What did we learn when we sampled America’s own artisanal, cured pork? It’s (almost) all good.
How We Tested
Europe has its fabled cured hams—prosciutto in Italy, jamón ibérico in Spain—but did you know that we’ve got one, too? Country ham is a strong, salty, dry-cured product produced primarily in Virginia, North Carolina, Tennessee, Kentucky, and Missouri. Just seven million country hams are sold annually in the United States, but with increased interest in artisanal and local foods, the current love affair with anything pig, and the explosion of Internet mail ordering, these small-town Southern hams seem poised to hit the big time. Being ham lovers ourselves, we wanted in.
By definition, a ham is the cut of meat taken from the upper part of a pig’s back leg; for many, it’s a holiday table centerpiece, spiral-cut and lacquered with a sugary glaze. But that is a city ham, made by injecting or soaking a fresh ham in brine and sold cooked, to be simply heated and served.
While city hams can be ready for market in 24 hours, country hams cure for anywhere from three months to years. Traditionally, it was a way to preserve the meat in prerefrigeration days: Hogs were slaughtered in the fall; the hams were rubbed with salt, sugar, and spices and then left to cure during the winter, with the salt drawing out moisture. Come spring, they were cleaned and hung, and some were smoked. Finally, in the warm summer months, the hams were aged. The heat accelerated enzymatic activity, which imparted the robust, pungent flavors that one producer has described as the ham’s “country twang.” This centuries-old seasonal style of making country ham is known as an “ambient” cure. Today, virtually all commercial cured-ham makers use special aging rooms to mimic the seasons, with temperature, airflow, and humidity under carefully monitored control.
Country ham is sold whole or sliced, cooked or uncooked. We ordered ours online from individual company websites; you can also buy these hams in some Southern supermarkets and warehouse club stores. (The hams may have mold on them. It’s harmless—just wipe it off.) We chose whole uncooked hams and slow-cooked them for 4 to 5 hours, according to a test kitchen recipe. We selected country hams that were aged from three to six months because these are the most widely sold. Much as barbecue fanatics fight over Memphis versus Carolina versus Texas, country ham pros have partisan loyalties. Tasting hams from different states, they warned us, was like comparing apples with oranges. We ignored their advice and investigated hams across the geographic range. Then we held a blind taste test. Because these hams are so salty, we kept our palates fresh by serving thin slices with biscuits, water, and unsalted crackers. When we tallied the results, we learned that of the seven products, we had serious reservations about just one. The top five, all recommended, were in a virtual tie. They were porky and complex with the robust flavors that develop from aging temperatures that run 10 to 30 degrees hotter than those used for European cured hams. Next—and we say this with all due respect—it’s not apples and oranges. McIntosh and Granny Smith might be more apt. All of the hams were made by the same methods, with the same ingredients, and from the same breed of pig, a crossbred packinghouse hog called American Landrace. (We did not taste fancy heritage breeds; these makers do not raise their own pigs.) Six products that we tasted are hickory smoked; the seventh is not (we liked that ham, too).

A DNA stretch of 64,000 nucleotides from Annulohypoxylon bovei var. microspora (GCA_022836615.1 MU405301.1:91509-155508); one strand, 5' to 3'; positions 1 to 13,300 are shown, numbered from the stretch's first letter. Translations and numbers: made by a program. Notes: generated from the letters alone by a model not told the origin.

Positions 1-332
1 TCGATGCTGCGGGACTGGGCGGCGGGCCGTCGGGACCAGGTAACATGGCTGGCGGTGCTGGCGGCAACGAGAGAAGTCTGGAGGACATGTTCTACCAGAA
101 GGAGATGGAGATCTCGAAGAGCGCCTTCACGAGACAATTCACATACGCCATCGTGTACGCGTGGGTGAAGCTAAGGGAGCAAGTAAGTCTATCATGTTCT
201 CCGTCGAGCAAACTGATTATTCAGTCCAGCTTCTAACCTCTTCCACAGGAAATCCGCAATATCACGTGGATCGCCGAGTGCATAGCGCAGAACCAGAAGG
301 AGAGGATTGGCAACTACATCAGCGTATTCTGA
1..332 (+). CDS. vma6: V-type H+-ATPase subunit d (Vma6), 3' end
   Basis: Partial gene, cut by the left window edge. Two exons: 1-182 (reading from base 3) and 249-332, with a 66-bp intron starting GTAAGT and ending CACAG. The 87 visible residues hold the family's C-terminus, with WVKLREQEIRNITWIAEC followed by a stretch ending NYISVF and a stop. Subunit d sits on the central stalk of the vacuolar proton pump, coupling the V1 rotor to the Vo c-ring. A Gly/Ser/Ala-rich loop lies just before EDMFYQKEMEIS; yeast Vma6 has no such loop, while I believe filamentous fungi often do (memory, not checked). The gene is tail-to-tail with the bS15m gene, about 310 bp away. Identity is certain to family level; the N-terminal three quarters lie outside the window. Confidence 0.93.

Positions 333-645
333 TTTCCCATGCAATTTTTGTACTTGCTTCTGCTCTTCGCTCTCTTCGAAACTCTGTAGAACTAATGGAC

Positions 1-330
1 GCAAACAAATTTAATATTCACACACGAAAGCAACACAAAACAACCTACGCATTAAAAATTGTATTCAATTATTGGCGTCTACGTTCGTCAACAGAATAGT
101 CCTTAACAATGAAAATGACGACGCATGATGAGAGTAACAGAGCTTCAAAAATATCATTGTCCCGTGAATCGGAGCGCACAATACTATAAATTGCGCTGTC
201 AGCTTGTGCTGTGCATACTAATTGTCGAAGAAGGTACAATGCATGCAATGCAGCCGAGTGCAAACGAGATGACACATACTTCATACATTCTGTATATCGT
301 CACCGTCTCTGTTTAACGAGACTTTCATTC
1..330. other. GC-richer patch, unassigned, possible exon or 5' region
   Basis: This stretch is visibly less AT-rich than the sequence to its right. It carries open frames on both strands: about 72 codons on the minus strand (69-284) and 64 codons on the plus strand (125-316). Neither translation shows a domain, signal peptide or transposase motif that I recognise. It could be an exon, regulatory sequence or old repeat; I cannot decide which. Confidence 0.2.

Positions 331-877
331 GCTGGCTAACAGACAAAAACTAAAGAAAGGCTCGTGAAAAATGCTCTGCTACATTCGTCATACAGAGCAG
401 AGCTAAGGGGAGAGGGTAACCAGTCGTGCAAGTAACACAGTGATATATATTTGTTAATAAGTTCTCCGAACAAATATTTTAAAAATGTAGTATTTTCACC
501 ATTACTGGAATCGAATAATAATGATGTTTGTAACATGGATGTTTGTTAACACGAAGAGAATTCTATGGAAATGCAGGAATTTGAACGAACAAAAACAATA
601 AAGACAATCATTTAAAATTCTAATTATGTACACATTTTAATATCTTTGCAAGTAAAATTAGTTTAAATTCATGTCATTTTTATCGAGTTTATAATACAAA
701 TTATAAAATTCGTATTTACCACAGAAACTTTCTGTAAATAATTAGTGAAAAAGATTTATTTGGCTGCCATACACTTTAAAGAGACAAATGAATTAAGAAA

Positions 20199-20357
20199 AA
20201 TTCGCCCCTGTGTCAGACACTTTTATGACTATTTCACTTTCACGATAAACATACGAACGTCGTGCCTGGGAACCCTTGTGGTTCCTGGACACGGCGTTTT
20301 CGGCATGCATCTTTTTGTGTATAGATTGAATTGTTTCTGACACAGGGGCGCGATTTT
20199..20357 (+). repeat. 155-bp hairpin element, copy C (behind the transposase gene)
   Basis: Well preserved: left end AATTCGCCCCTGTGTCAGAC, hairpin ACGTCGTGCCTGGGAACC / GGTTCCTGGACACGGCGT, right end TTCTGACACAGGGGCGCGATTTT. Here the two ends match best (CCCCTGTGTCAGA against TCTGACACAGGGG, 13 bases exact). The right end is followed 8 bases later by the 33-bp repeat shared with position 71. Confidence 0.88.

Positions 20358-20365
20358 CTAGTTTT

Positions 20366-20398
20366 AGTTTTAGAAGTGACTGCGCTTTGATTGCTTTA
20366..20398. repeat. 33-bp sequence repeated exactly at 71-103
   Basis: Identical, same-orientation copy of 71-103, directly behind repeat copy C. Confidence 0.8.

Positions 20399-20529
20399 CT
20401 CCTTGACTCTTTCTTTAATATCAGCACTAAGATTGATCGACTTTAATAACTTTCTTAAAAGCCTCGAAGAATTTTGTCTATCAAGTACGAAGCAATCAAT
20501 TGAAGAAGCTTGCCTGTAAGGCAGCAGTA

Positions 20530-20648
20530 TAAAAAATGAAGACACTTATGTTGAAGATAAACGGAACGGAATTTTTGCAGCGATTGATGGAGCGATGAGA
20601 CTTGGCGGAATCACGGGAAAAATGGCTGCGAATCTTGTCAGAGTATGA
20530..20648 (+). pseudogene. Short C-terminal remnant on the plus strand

So if every producer starts with the same product, adds the same ingredients, and undertakes the same preservation method, what accounts for differences? Time, temperature, airflow, and humidity inside the curing and aging rooms, we learned. Producers can tailor each of these factors, ham by ham, to get the exact product they want to sell. Hams aged in rooms with more airflow will be drier; hams aged for longer will have more concentrated flavor; hams aged at higher temperatures will have stronger flavors. To achieve their goals, makers inspect and smell the hams daily.
In the end, only one brand didn’t pass muster (a brand that happens to be made by the largest pork producer in the world). Yes, country ham is salty, but this brand was so salty that’s all we could taste. Our second-to-last-place finisher, recommended with reservations, was strong and gamy, characteristics that split our tasters. You can’t go wrong with any of the remaining five brands, but our top choice, made in Kentucky, had robust pork flavor and balanced salt levels and would have no trouble holding its own among the better-known European hams.